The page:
I love the whole concept of Google Chrome Frame. It’s Google spitting in the face of Microsoft and showing them that their software isn’t good enough for the modern web — by recreating it as Google software. Granted, Microsoft finally looks to be evolving with IE9, but they had years to do that, so Google stopped waiting and did it for them. Ballsy. Brilliant.
But Chrome Frame, which became an official stable product today after a few months in beta, has had one major weakness: it requires administrator rights to install the plug-in. Sadly, that’s something a ton of users in corporate environments don’t have. And that’s one segment that needs Chrome Frame the most, because they don’t have the option to install another browser. But Google is working on getting around that requirement.
The search giant said as much in their post today announcing the stable build of Chrome Frame. “We’ve set aggressive goals for future releases: we’re working on making start-up speed even faster and removing the current requirement for administrator rights to install the plug-in,” Google engineer Tomas Gunnarsson writes today. He doesn’t elaborate as to how exactly they’ll do that, but they’re working on it.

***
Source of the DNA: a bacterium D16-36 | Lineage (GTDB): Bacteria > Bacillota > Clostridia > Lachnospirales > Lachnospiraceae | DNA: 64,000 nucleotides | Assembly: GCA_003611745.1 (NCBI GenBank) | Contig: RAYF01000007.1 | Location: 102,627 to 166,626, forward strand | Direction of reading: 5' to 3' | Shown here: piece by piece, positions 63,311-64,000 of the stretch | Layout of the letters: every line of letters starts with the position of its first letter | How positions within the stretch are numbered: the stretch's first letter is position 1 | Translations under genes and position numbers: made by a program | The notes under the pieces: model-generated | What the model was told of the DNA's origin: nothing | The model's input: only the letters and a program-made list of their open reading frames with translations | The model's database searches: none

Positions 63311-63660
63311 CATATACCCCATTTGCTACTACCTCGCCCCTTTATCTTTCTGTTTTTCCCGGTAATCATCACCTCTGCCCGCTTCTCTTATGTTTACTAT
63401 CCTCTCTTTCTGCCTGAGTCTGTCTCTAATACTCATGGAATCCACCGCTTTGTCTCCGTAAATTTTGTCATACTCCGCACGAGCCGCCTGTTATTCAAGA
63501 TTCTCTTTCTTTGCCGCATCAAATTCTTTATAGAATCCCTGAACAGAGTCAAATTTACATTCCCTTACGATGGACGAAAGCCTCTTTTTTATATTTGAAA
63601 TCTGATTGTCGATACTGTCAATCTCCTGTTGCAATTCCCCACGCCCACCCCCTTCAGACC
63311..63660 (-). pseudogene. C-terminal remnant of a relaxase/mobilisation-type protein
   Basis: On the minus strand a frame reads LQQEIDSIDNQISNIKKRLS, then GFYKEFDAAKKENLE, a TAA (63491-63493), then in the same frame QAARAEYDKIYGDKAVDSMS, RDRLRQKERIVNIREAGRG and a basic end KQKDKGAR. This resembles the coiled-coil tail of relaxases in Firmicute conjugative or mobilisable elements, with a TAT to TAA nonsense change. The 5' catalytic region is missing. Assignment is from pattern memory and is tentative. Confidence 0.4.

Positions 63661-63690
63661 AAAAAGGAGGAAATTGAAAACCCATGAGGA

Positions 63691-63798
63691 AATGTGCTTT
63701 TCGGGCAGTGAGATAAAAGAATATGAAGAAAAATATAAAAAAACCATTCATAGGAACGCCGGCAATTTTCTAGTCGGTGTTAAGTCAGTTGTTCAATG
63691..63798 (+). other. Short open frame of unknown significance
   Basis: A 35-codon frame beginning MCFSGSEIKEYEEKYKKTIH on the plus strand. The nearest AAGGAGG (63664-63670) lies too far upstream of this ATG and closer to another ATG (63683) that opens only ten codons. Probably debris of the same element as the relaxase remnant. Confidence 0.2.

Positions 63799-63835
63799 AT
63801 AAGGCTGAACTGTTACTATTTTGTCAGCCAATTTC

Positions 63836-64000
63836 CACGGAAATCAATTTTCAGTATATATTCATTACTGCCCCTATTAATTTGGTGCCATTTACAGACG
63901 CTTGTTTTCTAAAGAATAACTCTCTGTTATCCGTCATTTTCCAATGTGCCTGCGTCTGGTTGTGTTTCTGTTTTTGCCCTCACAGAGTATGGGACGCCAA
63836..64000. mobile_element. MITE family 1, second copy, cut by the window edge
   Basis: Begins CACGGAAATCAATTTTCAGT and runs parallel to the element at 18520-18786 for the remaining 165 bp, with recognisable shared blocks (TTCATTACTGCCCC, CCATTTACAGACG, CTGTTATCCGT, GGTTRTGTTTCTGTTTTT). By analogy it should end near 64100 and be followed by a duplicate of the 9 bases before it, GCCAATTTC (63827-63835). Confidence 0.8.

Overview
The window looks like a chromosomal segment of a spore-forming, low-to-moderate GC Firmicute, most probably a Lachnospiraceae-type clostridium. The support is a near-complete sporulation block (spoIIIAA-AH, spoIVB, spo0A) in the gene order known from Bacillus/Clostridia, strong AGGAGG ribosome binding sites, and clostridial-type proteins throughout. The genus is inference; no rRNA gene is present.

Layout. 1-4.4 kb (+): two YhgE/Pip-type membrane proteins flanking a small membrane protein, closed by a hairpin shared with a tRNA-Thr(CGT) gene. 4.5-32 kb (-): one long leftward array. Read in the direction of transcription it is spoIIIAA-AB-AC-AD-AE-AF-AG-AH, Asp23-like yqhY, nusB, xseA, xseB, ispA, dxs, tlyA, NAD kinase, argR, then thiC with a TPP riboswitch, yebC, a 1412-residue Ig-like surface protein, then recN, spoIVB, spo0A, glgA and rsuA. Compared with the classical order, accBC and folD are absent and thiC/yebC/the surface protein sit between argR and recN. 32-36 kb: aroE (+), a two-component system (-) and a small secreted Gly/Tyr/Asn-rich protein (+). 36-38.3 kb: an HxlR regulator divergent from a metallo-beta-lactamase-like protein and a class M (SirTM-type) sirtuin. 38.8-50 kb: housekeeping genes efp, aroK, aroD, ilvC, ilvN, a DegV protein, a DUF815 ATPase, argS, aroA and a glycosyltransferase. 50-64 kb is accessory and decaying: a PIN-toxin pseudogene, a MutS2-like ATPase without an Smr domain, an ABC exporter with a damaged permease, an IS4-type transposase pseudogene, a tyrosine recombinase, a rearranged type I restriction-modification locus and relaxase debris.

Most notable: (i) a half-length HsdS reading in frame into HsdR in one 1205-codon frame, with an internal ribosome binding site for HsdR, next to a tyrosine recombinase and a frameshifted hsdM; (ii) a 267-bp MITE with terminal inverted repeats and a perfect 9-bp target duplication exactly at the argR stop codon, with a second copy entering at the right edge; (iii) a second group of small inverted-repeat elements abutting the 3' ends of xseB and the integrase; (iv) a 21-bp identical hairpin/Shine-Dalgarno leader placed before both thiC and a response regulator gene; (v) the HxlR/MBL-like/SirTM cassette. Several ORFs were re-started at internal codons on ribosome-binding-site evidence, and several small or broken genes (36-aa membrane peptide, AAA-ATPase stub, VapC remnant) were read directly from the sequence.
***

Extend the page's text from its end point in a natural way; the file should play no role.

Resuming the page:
He also notes that Google is putting Chrome Frame on the same rapid release cycle as the rest of Chrome. That means a new version every six weeks or so. That’s like a fraction of a nanosecond in IE release cycle years.
And finally, full Gmail and Google Calendar support is coming to Google Frame in the “near future,” Google says.